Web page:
On a recent trip to Pouring Ribbons my brother was looking for something off the menu that was sweet and spicy with Bourbon. Our bartender for the evening, Amanda, served this up. Essentially it is a bourbon smash, with an extra kick, that performs a perfect balancing act between sweet and spicy.
The SS Bourbon
2 oz Bourbon (Bulleit)
1/2 oz Honey Syrup
1/2 oz Hot Honey
3 pieces of Lemon 8ths (3/4 of a half lemon)
1 dash of Angostura Bitters
1 dash of Cinnamon Bitters
Muddle the lemon with the honey in the bottom of a cocktail shaker. Add the bourbon, bitters, and ice. Shake and strain into an old fashioned glass over a big chunk of ice. Garnish with a mint sprig.
The resulting cocktail is initially sweet and boozy before the hot honey rears it’s head and coats your throat complemented by the acidic bite of lemon. If spicy is your thing then definitely give this one a try. I didn’t have any fresh mint at the time so I garnished it with a lemon wheel.
How to Make Hot Honey
According to Amanda, the hot honey is a blend of Serrano and Habanero chiles with honey that is then strained and mixed in a ratio of 3 parts honey to 1 part water. There is no specific recipe, so you can make the honey as hot or as mild as your taste buds will allow. If you wish to take the easy way out you can try Mikes Hot Honey which this syrup is based upon.
Sweet tea is a Southern institution. In the South it is more plentiful then water, however this was not always the case. In the late 1800′s and early 1900′s sweet tea was a luxury. Sweet tea was a way to demonstrate ones status and decadence. There were several reasons for this. During this time period, tea, ice, and sugar were expensive. Out of all these the biggest luxury item was ice which had to cut and shipped from frozen lakes often over great distances and then stored into the warm months.
The oldest known recipe for sweet ice tea was published in 1879 in a cookbook called the Housekeeping in Old Virginia by Marion Cabell Tyree. This original recipe bears a strong resemblance to the modern version including the long steeping time and massive amounts of sugar. The only glaring difference is the use of green tea. Prior to WWII green tea was plentiful in the US and most sweet tea during this time period was made from green tea. However because of WWII green tea was no longer imported from Japan and instead the US turned to India which was under British-control and produced black tea. After the War, America never looked back and now black tea, specifically Lipton is the hallmark of sweet tea.
While people from the North may balk at the sweetness of the tea it is a refreshing summertime staple. But sometimes you need a little extra kick in your tea. The following drink was created by Simon Gibson of the Brooklyn Star. I discovered this recipe in an article written on Complex.com
Sweet Tea Sour 2 oz. Four Roses Bourbon
1 oz. sweet tea syrup
1 oz. lemon juice
1/2 oz. egg white Tea Syrup: Steep two large Lipton iced tea bags in three pints of boiling water for 30 minutes. Remove tea and add 1 quart of sugar while the water is still hot. Stir to dissolve and allow to cool.
For a Southern secret, try adding a touch of baking soda while the tea is boiling to help smooth some of the bitterness. The egg white adds a real nice texture to the drink. There is a a nice balance between the sweet and sour components but in homage to sweet tea on my second go round I dropped the lemon juice by a 1/4 to up the sweetness of the overall drink. I did not have have any Four Roses so I used Old Weller Antique.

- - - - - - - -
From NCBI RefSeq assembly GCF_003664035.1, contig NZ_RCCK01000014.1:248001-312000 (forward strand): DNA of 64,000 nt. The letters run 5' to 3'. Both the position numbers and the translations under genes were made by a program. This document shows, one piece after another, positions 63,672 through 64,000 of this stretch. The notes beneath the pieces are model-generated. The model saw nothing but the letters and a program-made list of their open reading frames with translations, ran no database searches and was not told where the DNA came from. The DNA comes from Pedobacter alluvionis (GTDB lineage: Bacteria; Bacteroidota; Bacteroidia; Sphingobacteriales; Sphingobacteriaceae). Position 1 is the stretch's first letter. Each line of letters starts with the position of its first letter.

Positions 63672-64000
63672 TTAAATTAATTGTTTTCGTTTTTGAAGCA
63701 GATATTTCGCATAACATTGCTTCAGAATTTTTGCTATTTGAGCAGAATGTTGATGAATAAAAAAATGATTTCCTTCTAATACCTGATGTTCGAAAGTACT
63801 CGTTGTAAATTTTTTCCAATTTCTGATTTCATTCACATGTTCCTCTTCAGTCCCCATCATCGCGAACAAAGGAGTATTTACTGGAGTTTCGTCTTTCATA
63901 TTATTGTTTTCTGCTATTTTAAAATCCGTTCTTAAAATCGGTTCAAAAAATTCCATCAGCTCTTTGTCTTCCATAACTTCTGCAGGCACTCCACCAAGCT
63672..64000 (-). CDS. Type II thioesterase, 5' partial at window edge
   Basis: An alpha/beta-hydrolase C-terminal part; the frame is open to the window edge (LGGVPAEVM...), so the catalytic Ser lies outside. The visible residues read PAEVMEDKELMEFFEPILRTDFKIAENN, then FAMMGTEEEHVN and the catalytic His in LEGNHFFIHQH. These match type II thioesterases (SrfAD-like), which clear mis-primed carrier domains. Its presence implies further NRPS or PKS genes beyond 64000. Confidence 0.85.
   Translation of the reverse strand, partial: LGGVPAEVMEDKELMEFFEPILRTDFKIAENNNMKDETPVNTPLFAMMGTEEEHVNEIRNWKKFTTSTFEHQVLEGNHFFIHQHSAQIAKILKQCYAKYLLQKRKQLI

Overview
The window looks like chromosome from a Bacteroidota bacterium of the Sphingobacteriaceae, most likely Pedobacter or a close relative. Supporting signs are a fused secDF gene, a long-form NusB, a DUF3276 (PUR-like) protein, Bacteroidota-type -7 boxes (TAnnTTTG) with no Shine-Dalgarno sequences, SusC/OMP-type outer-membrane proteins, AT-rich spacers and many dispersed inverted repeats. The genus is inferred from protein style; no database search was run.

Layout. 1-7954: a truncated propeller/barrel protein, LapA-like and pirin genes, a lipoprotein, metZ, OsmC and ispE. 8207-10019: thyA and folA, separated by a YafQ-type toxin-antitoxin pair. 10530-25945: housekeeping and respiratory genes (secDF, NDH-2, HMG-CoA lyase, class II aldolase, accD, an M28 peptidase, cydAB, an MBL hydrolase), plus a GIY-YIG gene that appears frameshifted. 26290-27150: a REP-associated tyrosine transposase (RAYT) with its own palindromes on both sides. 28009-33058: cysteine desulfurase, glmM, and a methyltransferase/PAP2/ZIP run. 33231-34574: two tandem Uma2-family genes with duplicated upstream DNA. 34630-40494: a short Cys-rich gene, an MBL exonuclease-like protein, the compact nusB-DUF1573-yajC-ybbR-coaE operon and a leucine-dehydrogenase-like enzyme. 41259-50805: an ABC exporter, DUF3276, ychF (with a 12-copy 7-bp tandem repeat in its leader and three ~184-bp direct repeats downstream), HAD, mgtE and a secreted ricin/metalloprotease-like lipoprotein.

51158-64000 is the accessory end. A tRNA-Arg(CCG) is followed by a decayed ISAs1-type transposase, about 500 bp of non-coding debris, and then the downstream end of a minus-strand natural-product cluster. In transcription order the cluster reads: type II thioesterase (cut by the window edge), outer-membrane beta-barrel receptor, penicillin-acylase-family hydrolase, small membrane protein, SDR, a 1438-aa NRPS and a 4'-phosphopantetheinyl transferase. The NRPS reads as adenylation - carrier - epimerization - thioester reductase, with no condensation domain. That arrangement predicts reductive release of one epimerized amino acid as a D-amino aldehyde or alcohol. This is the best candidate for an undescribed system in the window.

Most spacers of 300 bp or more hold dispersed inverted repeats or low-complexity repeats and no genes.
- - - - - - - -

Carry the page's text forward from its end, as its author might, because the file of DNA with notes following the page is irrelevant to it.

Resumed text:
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I discovered this recipe while skimming through the 75th Anniversary Edition of Mr. Boston’s Official Bartender’s Guide. The recipe calls for 1792 Ridgemont Reserve Bourbon Whiskey, which I did not have on hand. The notes for the drink state that this particular bourbon has a higher than average content of rye. I decided to go with a rye whiskey (Redemption Rye), although Bulleit Bourbon would have been another excellent choice.
Commodore Cocktail 2 oz 1792 Ridgemont Reserve Bourbon Whiskey (Redemption Rye or Bulleit Bourbon) .75 oz white crème de cacao .5oz lemon juice 1 dash (tsp) of grenadine (hibiscus grenadine) shake with ice and strain into a chilled cocktail glass.
Some recipes call for equal parts of the first 3 ingredients and do not specify a high rye content bourbon. This will create an overall sweeter drink compared to the recipe I have listed. You should experiment to see which suits your palate best.
While its pink color may lure you into thinking its a sweet drink with no bite, beware for the rye gives it its fangs. There is sweet chocolately goodness throughout the drink with the rye making its presence felt near the end.
2oz bourbon (Makers Mark)
1oz fresh lemon juice
.5oz creme de cassis
.5oz simple syrup
1 dash Angostura bitters
Shake all ingredients in an ice filled cocktail shaker and pour over cracked ice. Garnish with a lemon wheel or lemon wedge whichever works for you
This drink was sweet, fruity, tart with a faint hint of spice. The bourbon is evident throughout and complemented by the spiciness of the Angostura. Next time I will up the bitters to 2 or 3 dashes to add a heavier spice note.
In the process of making this drink I noticed that I still had some hibiscus simple syrup in the fridge. I made a second drink and replaced the simple syrup with the hibiscus. I found that this creates a softer drink with the floral notes of the hibiscus pairing well with the cassis and toning down some of the bourbon flavors. I garnished it with a lemon wheel and an edible hibiscus flower. Hibiscus flowers taste like a combination of sweet raspberry and tart cranberry.